The European Commission today unveiled a new Capital Markets Union (CMU) “action plan”, with better pensions adequacy monitoring and “seamless” investor access to financial and sustainability-related company data among the targets of a range of measures the Commission has said it will take.

The Commission said dismantling remaining barriers to a genuine single market for capital was not a goal in itself but essential to achieving overarching policy objectives.

“The coronavirus crisis has injected real urgency into our work to create a Capital Markets Union,” said Valdis Dombrovskis, an executive vice-president at the Commission.

“The strength of our economic recovery will depend crucially on how well our capital markets function and whether people and businesses can access the investment opportunities and market financing they need. We need to generate massive investments to make the EU economy more sustainable, digital, inclusive and resilient.”

The action plan proposed 16 measures, some legislative and some not and some already proposed in July. In its press release, the Commission drew attention to six of them:

  • Establishing an EU-wide platform (European Single Access Point) to provide investors “with seamless access to financial and sustainability-related company information”;
  • Supporting insurers and banks to invest more in EU businesses;
  • Strengthening investment protection to support more cross-border investment in the EU;
  • Facilitating monitoring of pension adequacy across Europe;
  • Making insolvency rules more harmonised or convergent; and
  • Pushing for progress in supervisory convergence and consistent application of the single rulebook for financial markets in the EU.

In pledging to create a single access point on company data, including sustainability-related information, the Commission looks like it is responding to a key ask of investors that has come to the fore in the context of the implementation of the Commission’s sustainable finance action plan.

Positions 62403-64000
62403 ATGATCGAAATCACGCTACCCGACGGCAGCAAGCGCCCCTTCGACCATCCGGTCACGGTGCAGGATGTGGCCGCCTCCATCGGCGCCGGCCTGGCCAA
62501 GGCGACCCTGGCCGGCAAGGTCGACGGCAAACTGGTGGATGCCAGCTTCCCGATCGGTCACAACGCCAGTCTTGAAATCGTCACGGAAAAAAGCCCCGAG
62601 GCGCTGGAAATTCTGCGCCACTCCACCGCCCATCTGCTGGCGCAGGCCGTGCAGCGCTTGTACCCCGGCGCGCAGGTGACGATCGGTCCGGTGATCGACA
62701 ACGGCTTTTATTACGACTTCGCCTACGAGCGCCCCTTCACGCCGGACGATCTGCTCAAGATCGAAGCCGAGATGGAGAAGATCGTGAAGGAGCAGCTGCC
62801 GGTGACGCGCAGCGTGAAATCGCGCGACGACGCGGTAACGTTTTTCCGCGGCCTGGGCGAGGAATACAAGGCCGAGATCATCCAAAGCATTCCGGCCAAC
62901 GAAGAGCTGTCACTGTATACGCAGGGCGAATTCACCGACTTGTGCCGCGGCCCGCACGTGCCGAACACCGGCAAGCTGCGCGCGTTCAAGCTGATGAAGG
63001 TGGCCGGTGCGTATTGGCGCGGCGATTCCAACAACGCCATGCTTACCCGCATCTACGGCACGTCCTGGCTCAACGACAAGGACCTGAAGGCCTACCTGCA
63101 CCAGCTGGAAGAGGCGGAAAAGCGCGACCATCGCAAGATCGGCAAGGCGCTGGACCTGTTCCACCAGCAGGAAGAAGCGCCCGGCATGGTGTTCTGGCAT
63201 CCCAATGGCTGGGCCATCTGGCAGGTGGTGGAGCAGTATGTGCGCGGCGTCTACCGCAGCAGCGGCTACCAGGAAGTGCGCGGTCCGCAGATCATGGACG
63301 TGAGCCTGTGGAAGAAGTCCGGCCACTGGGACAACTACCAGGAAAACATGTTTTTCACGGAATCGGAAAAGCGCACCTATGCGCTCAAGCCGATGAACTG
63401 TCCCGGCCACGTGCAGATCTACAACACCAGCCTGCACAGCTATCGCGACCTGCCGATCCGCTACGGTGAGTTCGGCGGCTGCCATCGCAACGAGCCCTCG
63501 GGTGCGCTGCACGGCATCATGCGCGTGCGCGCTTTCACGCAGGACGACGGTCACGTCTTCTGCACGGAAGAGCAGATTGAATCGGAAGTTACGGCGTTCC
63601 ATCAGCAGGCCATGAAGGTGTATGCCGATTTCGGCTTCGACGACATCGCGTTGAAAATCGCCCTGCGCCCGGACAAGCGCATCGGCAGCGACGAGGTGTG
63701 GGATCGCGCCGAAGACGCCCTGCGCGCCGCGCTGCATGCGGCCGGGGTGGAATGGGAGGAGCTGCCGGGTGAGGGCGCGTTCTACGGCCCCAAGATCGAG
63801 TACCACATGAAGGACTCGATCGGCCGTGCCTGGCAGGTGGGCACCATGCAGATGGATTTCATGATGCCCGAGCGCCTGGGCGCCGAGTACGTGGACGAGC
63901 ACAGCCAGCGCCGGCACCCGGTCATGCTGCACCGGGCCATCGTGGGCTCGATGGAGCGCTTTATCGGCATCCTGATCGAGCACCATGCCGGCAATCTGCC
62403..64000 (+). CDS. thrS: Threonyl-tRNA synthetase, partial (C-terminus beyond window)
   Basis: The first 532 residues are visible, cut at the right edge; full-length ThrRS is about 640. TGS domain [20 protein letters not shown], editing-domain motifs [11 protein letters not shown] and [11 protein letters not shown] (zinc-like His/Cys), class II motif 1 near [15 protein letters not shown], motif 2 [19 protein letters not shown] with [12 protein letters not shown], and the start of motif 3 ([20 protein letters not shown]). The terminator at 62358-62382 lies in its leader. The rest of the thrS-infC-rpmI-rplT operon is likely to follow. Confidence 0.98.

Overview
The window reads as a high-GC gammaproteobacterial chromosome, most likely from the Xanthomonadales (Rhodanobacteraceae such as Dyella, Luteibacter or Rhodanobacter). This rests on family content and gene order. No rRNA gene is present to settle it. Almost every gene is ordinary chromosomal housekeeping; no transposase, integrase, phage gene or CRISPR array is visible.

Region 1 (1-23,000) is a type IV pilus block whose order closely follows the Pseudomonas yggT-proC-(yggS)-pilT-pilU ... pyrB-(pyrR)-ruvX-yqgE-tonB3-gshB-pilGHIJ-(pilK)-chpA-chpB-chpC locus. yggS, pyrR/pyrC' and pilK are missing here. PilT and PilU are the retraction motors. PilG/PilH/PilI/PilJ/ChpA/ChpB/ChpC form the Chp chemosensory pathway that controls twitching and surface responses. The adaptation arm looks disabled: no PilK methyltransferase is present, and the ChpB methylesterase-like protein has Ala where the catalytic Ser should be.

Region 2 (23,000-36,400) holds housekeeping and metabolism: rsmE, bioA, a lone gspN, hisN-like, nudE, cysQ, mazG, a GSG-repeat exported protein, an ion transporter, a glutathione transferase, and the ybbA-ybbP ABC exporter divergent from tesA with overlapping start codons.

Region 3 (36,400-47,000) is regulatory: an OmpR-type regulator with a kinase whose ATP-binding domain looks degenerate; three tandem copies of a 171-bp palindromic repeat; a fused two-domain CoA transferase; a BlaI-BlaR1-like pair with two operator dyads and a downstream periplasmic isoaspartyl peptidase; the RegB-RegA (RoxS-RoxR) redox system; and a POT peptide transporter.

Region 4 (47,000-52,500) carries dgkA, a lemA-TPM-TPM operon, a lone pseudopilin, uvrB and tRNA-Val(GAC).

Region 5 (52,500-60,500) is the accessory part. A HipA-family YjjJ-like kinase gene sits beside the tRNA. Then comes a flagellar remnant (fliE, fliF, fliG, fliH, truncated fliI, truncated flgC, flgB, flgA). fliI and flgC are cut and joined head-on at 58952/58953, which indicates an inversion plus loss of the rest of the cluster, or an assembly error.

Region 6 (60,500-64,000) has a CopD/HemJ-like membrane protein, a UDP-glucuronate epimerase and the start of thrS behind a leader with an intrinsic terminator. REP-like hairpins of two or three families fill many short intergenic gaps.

“The Commission will tackle the lack of accessible and comparable company data for investors”

The European Commission

The Commission considers the data platform as one of several measures “to support a green, digital, inclusive and resilient economic recovery by making finance more accessible to companies”.

“The Commission will tackle the lack of accessible and comparable company data for investors,” it said, adding that fragmented access to scattered company information contributed to dissuading cross-border and global investment and in particular put smaller national capital markets at a disadvantage.

It said the information to be covered under the platform “should reflect the needs of investors and the interests of a broader range of users”.

“Therefore,” it added, “this should also improve the availability and accessibility of sustainability-related data, steer more investments towards sustainable activities and contribute to meeting the objectives of the European Green Deal.”

Pension matters

On pensions, the Commission said it would facilitate the monitoring of pension adequacy in member states through the development of pension dashboards, and develop best practices for the set-up of national tracking systems for individual Europeans.

It also said it would launch a study to analyse auto-enrolment practices and may analyse other practices to stimulate participation in workplace pension schemes, although it has already got the ball rolling on the auto-enrolment study.

“People should be encouraged to supplement public pensions with life-long saving and investment, including through more active participation in occupational pension schemes,” the Commission said.

“This will enable them to benefit from more adequate retirement income and make it possible to finance the long-term growth of the real economy, as well as its green and digital transition.”

“Auto-enrolment has been very successful in certain jurisdictions, but it’s good to consider other approaches to, like collective agreements”

Matti Leppälä, general secretary of PensionsEurope

Matti Leppälä, general secretary of PensionsEurope, said the pension action items seemed to show the Commission taking less of a regulatory and more of a best practices-focussed approach to pensions, and that he welcomed this.

He also welcomed the prospect of the Commission studying other practices besides auto-enrolment to boost occupational pensions coverage.

“Auto-enrolment has been very successful in certain jurisdictions, but it’s good to consider other approaches too, like collective agreements,” he said.

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